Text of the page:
1. This is an interesting perspective and I am actually in agreement with you, though I have never trialed and have never done a VT run. I don't know if you're familiar at all with nosework, my primary sport, but UKC just started their program and they allow dogs to achieve full titles by way of earning element titles, essentially splitting a full trial into four parts rather than conditioning for endurance in searching and competing over the course of an entire day. I feel much the same as you: like my full titles, earned in one day by conditioning for endurance, are devalued by those that earn them piece by piece.

    Do you think it could be made better if "NATCH-VT" were a thing? To designate those dogs that earned a NATCH using VT trials and those that hadn't ever?

    I don't compete in UKC Nosework for this and a few other reasons. It's too bad NADAC is always in such a state of flux.

    1. Originally that's how the VT program was going to work -- You could get the 'regular' titles at trials and then work to accumulate 'VT' titles separately. It didn't last long. As with anything Sharon gets her mind on, this program morphed relatively quickly. I had no interest in the VT titles, but I didn't care if others wanted to go for them. I did care when the points were combined, and now I really care that you don't even need to attend trials anymore.

      I'm not at all familiar with nosework trials or the UKC program, so thank you for offering your experience and your perspective. I think the various sports and organizations look for ways to make their sport more appealing to the masses, but doing so often means making things "easier." When 3-day eventing (horses) removed the long roads & tracks section from their cross country phase a lot of people thought it cheapened that sport and removed a huge element of athleticism. But it surely did make the sport more accessible to a larger population that was unable to properly condition their horses to that format. It also saw a rise in accidents because people were running horses that were not properly conditioned to the rigors of cross country...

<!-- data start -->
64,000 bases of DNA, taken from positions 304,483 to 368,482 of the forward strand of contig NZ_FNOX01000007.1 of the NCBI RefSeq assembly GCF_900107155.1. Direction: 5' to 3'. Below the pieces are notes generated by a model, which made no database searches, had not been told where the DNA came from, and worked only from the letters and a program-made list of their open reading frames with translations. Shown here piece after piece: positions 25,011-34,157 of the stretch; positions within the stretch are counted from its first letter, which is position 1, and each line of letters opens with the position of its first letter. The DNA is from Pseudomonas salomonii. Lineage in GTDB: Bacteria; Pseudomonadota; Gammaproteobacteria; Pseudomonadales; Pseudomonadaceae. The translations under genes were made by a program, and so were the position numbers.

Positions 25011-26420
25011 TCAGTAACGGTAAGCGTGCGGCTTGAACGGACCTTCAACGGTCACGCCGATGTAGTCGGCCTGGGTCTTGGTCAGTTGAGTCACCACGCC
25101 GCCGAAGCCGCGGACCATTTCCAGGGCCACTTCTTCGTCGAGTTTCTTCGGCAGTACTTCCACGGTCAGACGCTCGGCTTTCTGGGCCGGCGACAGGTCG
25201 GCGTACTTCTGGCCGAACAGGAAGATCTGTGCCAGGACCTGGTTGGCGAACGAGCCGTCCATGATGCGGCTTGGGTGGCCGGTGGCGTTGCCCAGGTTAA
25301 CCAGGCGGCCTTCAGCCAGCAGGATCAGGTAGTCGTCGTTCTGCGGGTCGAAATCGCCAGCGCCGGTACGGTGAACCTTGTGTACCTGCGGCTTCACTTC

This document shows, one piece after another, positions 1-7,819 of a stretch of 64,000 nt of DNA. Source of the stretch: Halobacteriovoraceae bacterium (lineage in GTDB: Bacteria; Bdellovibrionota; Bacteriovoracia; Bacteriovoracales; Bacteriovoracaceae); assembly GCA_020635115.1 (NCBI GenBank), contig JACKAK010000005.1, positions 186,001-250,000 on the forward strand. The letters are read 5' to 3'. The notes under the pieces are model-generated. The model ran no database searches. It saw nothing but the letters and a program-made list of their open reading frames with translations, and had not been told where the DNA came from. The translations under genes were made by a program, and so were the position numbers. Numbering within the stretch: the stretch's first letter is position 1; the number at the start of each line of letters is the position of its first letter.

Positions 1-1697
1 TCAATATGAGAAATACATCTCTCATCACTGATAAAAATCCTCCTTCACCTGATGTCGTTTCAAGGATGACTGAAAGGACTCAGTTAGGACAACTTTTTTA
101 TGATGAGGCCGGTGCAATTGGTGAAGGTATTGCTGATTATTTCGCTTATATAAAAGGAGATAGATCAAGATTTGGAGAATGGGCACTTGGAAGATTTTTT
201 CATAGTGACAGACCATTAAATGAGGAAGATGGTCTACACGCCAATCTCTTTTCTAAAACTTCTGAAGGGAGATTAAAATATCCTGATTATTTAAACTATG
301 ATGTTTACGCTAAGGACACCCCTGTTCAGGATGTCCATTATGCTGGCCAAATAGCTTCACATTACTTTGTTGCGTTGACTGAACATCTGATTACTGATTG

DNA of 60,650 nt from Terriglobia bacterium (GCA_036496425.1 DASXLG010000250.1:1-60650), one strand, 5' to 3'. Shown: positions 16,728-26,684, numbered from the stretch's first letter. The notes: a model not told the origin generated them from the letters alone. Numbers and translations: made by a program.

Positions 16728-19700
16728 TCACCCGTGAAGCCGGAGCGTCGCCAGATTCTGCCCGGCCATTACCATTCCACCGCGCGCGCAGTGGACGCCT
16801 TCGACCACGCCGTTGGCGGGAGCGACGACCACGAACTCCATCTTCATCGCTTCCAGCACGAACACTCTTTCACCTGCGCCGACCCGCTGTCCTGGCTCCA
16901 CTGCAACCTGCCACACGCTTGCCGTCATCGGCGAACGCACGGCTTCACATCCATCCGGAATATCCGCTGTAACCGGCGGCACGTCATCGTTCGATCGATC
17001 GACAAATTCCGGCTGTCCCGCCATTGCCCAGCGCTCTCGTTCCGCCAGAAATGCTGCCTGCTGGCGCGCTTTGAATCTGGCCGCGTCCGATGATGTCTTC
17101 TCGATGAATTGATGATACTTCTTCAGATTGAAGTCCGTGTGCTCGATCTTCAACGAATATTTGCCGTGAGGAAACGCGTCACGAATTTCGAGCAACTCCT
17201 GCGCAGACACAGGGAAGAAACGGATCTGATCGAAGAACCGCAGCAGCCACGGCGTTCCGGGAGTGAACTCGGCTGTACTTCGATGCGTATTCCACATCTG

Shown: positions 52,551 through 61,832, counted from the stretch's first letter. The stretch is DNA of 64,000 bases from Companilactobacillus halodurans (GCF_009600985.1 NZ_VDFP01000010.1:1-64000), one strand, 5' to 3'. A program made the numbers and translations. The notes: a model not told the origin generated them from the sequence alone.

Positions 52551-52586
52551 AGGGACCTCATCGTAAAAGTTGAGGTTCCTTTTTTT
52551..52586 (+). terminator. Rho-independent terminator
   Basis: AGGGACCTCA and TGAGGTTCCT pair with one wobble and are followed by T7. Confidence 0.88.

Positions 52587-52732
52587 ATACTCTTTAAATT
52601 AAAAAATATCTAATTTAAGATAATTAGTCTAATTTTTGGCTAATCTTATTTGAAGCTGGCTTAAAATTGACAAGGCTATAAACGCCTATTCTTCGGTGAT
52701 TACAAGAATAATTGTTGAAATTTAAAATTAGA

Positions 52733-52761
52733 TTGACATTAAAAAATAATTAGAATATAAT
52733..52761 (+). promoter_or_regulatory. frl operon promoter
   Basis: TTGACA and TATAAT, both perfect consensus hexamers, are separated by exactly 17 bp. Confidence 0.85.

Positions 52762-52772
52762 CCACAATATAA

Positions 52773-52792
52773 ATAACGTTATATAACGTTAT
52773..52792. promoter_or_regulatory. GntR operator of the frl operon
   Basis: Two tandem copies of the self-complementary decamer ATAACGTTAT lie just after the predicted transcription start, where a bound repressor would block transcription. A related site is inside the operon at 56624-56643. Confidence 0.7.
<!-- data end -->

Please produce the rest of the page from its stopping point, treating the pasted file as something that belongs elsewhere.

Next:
2. I totally agree with your statement, “anything for a buck.” NADAC is a business and as such its objective is to make money.
    Now I will get on my soapbox.
    Rather than being critical of NADAC, you should be complimenting them on a great marketing program. Agility organizations have devised marketing programs that cost them very little, but still create great customer loyalty. When we buy our dog food, we get a free bag after buying ten. The free bag of dog food has value, and even our credit card companies give us something of value for being loyal customers, but a NATCH, MACH, etc. have no value. With 10,000 points and $3.95 you can get a cup of coffee at Starbucks. NATCH means, “Nelson’s Appreciation of The Customer’s Hay.”